Albatros D.Va (1917)
German World War I Single-seat Fighter
Archive Photos 1
1917 Albatros D.Va (replica) on display 4/16/2000 at the Champlain Fighter Museum, Mesa, Arizona (John Shupek photo copyright © 2000 Skytamer Images
Albatros D.Va (1917) (N12156, c/n 17-D-7517) on display 9/18/2003 at the Old Rhinebeck Aerodrome, Rhinebeck, New York (John Shupek photos)
The Albatros D.V was a fighter aircraft used by the Luftstreitkräfte (Imperial German Air Service) during World War I. The D.V was the final development of the Albatros D.I family, and the last Albatros fighter to see operational service. Despite its well-known shortcomings and general obsolescence, approximately 900 D.V and 1,612 D.Va aircraft were built before production halted in early 1918. The D.Va continued in operational service until the end of the war.
In April 1917, Albatros received an order from the Idflieg (Inspektion der Fliegertruppen) for an improved version of the D.III. The prototype flew later that month. The resulting D.V closely resembled the D.III and used the same 127 kW (170 hp) Mercedes D.IIIa engine. The most notable difference was a new fuselage which was 32 kg (70 lb) lighter than that of the D.III. The elliptical cross-section required an additional longeron on each side of the fuselage. The prototype D.V retained the standard rudder of the Johannisthal-built D.III, but production examples used the enlarged rudder featured on D.IIIs built by Ostdeutsche Albatros Werke (OAW). The D.V also featured a larger spinner and ventral fin.
The upper wing of the D.V was repositioned 4.75 inches closer to the fuselage, while the lower wings attached to the fuselage without a fairing. The wings themselves were almost identical to those of the standard D.III, except for a revised linkage of the aileron cables. For this reason, Idflieg conducted structural tests on the fuselage but not the wings of the new aircraft.
Early examples of the D.V featured a large headrest, which was usually removed in service because it interfered with the pilot's field of view. The headrest was eventually deleted from production. Aircraft deployed in Palestine used two wing radiators to cope with the warmer climate. Idflieg issued production contracts for 200 D.V aircraft in April 1917, followed by additional orders of 400 in May and 300 in July. Initial production of the D.V was exclusively undertaken by the Johannisthal factory, while the Schneidemühl factory produced the D.III through the remainder of 1917.
Operational Use 2
The D.V entered service in May 1917 and, like the D.III before it, immediately began experiencing structural failures of the lower wing. Indeed, anecdotal evidence suggests that the D.V was even more prone to wing failures than the D.III. The outboard sections of the upper wing also suffered failures, requiring additional wire bracing. Furthermore, the D.V offered very little improvement in performance. This caused considerable dismay among front line pilots, many of whom preferred the older D.III. Manfred von Richthofen was particularly critical of the new aircraft. In a July 1917 letter, he described the D.V as "so obsolete and so ridiculously inferior to the English that one can't do anything with this aircraft." British tests of a captured D.V revealed that the aircraft was slow to maneuver, heavy on the controls, and tiring to fly.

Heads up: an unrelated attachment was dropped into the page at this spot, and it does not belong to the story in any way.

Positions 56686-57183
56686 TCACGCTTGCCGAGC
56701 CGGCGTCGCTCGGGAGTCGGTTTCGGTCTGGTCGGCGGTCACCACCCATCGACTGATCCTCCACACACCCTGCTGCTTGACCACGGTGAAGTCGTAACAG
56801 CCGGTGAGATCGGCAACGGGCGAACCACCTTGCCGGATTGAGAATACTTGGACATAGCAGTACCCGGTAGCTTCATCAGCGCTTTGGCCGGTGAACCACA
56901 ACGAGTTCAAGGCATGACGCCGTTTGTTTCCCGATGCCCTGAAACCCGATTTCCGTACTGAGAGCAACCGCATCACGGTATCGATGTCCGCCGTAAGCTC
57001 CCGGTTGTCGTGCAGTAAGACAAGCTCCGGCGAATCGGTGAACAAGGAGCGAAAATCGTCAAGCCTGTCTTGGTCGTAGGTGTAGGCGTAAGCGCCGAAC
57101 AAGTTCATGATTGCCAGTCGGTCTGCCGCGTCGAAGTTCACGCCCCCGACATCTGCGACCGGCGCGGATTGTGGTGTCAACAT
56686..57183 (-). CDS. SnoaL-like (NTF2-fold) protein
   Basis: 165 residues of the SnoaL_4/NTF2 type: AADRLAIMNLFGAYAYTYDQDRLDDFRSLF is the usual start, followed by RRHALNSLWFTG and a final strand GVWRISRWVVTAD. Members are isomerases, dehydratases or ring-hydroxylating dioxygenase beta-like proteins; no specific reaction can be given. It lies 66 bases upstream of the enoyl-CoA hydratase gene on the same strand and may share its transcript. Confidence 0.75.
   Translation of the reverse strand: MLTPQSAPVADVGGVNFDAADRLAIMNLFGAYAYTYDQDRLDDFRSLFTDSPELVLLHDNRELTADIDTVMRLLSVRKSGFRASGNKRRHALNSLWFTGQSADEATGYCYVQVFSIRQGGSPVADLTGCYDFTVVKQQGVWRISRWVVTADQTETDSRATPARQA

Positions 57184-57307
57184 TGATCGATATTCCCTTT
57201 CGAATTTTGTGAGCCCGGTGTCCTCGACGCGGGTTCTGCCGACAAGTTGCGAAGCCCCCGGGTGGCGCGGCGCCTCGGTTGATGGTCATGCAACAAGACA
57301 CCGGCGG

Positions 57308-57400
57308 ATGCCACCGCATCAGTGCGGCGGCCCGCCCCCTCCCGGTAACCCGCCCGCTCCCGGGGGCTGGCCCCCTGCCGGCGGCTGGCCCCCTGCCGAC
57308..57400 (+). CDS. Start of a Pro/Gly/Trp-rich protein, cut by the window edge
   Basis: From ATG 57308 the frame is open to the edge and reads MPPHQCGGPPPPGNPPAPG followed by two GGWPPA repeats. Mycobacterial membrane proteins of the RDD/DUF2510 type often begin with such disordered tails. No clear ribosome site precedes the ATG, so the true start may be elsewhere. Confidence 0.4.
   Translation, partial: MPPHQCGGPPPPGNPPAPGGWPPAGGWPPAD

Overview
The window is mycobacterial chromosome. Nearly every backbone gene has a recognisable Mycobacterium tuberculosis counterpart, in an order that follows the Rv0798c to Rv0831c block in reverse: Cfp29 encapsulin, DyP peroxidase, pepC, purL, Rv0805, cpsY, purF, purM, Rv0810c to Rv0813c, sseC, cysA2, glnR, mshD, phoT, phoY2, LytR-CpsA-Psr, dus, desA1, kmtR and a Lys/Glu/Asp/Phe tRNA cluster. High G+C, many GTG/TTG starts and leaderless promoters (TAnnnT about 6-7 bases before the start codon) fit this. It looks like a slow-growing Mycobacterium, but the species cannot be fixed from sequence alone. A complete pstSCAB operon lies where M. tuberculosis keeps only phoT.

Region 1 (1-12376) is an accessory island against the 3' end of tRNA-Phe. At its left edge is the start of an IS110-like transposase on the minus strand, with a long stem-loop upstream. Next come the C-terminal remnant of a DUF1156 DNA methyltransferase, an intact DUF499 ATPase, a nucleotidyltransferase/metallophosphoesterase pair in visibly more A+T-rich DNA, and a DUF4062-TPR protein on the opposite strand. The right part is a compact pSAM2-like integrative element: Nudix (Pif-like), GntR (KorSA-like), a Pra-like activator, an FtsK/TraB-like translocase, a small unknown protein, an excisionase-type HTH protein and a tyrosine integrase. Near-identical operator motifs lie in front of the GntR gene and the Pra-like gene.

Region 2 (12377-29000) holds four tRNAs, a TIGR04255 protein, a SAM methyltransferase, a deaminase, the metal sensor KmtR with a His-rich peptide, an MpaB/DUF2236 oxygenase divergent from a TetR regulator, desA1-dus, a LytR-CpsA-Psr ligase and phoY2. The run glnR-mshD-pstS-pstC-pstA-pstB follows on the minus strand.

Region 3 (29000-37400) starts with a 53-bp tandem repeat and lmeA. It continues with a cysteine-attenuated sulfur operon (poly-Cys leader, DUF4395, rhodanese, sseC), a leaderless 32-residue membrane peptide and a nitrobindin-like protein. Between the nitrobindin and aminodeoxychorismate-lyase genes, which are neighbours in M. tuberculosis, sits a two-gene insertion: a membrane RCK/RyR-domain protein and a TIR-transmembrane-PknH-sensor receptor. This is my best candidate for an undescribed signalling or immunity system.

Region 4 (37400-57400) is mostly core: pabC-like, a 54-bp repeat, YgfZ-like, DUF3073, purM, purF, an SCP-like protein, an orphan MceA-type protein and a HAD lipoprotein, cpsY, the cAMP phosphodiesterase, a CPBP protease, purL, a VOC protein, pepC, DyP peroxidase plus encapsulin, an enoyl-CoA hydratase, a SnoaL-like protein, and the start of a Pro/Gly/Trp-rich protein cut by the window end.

Albatros responded with the D.Va, which featured stronger wing spars, heavier wing ribs, and a reinforced fuselage. The D.Va also reverted to the D.III's aileron cable linkage to provide a more positive control response. The wings of the D.III and D.Va were in fact interchangeable. The D.Va was also fitted with a small brace connecting the interplane struts to the leading edge of the lower wing. These modifications made the D.Va 23 kg (50 lb) heavier than the D.III, while failing to entirely cure the structural problems of the type. Use of the high-compression 130 kW (180 hp) Mercedes D.IIIa engine offset the increased weight of the D.Va.
Idflieg placed orders for 262 D.Va aircraft in August 1917, followed by additional orders for 250 in September and 550 in October. Ostdeutsche Albatros Werke, which had been engaged in production of the D.III, received orders for 600 D.Va aircraft in October.
Deliveries of the D.Va commenced in October 1917. The structural problems of the Fokker Dr.I and the mediocre performance of the Pfalz D.III left the Luftstreitkräfte with no viable alternative to the D.Va until the Fokker D.VII entered service in the summer of 1918. Production ceased in April 1918. s of May 1918, 131 D.V and 928 D.Va aircraft were in service on the Western Front. Numbers declined as production ended, but the D.Va remained in use until the Armistice.
Survivors and Modern Reproductions 2
Today, two D.Va aircraft survive in museums. Serial D.7161/17 is displayed at the National Air and Space Museum in Washington D.C., and serial D.5390/17 is displayed at the Australian War Memorial in Canberra, Australia. A small number of Albatros D.V reproductions have been constructed in recent years. One of the most notable flyable examples, finished in the colors of Eduard Ritter von Schleich, is operated by the Old Rhinebeck Aerodrome. It is powered by a modified six-cylinder Fairchild Ranger engine, fitted after the original liquid-cooled Mercedes D.II engine sheared its crankshaft.
Specifications (D.V) 2